Hepatic hemangiomas can be found in all age groups, although they are typically discovered in those between the ages of 30 and 50 years. Most of these lesions are asymptomatic and are discovered incidentally during imaging studies (52). Hemangiomas occur with symptoms in ∼11–14% of all hepatic hemangioma cases (98,99). The most common presentations are right upper quadrant pain or a mass felt in the epigastrium. Both are likely secondary to pressure or displacement of adjacent anatomical structures by the lesions. Other common symptoms include severe pain, nausea, dyspepsia, early satiety, vomiting, weight gain, and hepatomegaly (52). In rare cases, giant hemangiomas may cause consumptive coagulopathy known as Kasabach–Merritt syndrome that manifests as thrombocytopenia, disseminated intravascular coagulation, and systemic bleeding (100).

CT, MRI, and US studies are reliable in establishing a diagnosis of hepatic hemangioma as this lesion displays unique features upon imaging with peripheral nodular enhancement and progressive centripetal fill-in, as outlined in Table 3. MRI is preferred in cases where the lesion is <3 cm or found close to the heart or intrahepatic vessels (52). Contrast-enhanced US, if available, can increase both the sensitivity and specificity of US and is effective in diagnosing hepatic hemangioma (101).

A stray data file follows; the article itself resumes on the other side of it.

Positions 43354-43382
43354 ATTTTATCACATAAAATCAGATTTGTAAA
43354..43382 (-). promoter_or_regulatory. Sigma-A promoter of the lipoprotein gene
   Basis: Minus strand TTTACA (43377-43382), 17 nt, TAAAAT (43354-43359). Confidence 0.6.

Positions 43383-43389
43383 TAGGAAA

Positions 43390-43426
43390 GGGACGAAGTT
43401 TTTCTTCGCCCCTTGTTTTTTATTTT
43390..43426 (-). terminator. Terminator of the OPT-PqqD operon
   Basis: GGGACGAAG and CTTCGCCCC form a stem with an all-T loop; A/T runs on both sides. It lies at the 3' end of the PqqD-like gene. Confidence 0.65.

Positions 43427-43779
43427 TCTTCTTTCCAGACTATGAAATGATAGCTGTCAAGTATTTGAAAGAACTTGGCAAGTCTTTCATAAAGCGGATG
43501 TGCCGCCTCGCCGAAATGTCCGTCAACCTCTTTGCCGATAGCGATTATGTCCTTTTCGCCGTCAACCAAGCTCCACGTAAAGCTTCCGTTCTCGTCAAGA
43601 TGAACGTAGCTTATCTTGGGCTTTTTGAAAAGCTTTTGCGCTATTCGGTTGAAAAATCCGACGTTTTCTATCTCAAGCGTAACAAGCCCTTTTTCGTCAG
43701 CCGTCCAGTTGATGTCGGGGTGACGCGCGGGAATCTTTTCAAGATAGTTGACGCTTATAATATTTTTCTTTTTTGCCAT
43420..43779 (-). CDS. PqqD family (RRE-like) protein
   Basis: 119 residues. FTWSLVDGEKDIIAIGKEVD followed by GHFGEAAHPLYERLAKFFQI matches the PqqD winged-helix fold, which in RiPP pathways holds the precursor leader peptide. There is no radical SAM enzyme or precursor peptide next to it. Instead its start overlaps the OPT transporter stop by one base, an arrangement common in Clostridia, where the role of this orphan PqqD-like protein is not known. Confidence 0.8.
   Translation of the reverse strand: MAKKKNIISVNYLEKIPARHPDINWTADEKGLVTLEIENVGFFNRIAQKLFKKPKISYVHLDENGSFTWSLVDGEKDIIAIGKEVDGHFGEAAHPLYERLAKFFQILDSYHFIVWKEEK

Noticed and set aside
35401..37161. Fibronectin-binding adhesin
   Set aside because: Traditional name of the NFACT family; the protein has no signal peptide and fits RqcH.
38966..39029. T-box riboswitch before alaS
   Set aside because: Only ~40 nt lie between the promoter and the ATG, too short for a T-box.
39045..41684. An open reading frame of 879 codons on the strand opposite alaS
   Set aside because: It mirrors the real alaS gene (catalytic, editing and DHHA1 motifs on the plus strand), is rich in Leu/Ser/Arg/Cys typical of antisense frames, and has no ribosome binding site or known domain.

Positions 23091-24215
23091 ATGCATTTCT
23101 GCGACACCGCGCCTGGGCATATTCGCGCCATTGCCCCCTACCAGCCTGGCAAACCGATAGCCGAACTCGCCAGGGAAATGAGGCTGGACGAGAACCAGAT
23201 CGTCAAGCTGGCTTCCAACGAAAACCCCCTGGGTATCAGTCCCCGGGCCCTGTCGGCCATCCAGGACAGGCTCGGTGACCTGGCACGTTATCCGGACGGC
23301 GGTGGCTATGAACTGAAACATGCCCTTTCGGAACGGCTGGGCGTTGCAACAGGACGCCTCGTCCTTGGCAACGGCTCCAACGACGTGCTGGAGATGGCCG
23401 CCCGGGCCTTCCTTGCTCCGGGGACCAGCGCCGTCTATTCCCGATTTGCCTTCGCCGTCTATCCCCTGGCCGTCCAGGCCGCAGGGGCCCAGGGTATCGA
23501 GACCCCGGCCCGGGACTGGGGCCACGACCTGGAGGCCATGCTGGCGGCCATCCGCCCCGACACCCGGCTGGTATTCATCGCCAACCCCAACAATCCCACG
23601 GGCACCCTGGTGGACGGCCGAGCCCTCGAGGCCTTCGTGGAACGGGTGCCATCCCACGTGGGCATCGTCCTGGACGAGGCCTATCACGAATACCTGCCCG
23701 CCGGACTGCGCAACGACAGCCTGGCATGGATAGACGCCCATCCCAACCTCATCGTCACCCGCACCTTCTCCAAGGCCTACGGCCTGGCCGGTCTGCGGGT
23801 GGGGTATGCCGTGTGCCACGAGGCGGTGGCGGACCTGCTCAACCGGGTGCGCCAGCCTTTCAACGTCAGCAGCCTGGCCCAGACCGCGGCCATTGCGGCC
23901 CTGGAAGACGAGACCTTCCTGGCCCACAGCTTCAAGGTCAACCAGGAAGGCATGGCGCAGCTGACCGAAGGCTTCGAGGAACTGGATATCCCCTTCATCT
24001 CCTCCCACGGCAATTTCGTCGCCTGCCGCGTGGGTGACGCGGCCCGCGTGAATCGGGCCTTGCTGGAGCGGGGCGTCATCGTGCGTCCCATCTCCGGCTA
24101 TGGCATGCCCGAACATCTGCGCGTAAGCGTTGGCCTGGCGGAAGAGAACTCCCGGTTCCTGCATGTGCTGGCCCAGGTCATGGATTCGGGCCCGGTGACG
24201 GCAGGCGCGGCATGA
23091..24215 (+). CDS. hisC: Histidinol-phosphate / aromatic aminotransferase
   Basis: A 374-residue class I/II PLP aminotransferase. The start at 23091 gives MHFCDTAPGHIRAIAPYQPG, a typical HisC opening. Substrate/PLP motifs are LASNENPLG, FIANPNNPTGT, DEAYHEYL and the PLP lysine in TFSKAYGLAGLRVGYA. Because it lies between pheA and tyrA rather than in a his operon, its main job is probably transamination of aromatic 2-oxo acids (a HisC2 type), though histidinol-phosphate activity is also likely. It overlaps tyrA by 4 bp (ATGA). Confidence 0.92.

Spontaneous bleeding of hemangiomas is rare. However, owing to its highly vascular nature, biopsy should be avoided because of the risk of potential bleeding. Furthermore, the high sensitivity and specificity of radiologic studies in the diagnosis of hepatic hemangioma obviates the need for a biopsy. In cases of smaller lesions where there is uncertainty in the diagnosis, a follow-up imaging study may be more prudent than a biopsy (52).

Management of hepatic hemangioma

The majority of hemangiomas are asymptomatic and remain stable over time (102). Thus, preventing rare complications with surgical intervention is not needed, and instead a conservative approach is advocated. Surgical intervention can be considered in cases where the lesion grows very large (>10 cm) or the patient begins to report symptomatic compression or recurrent pain (52,103). Follow-up imaging is not required in cases of classical hemangioma.


12. An MRI or CT scan should be obtained to confirm a diagnosis of hemangioma (strong recommendation, moderate quality of evidence).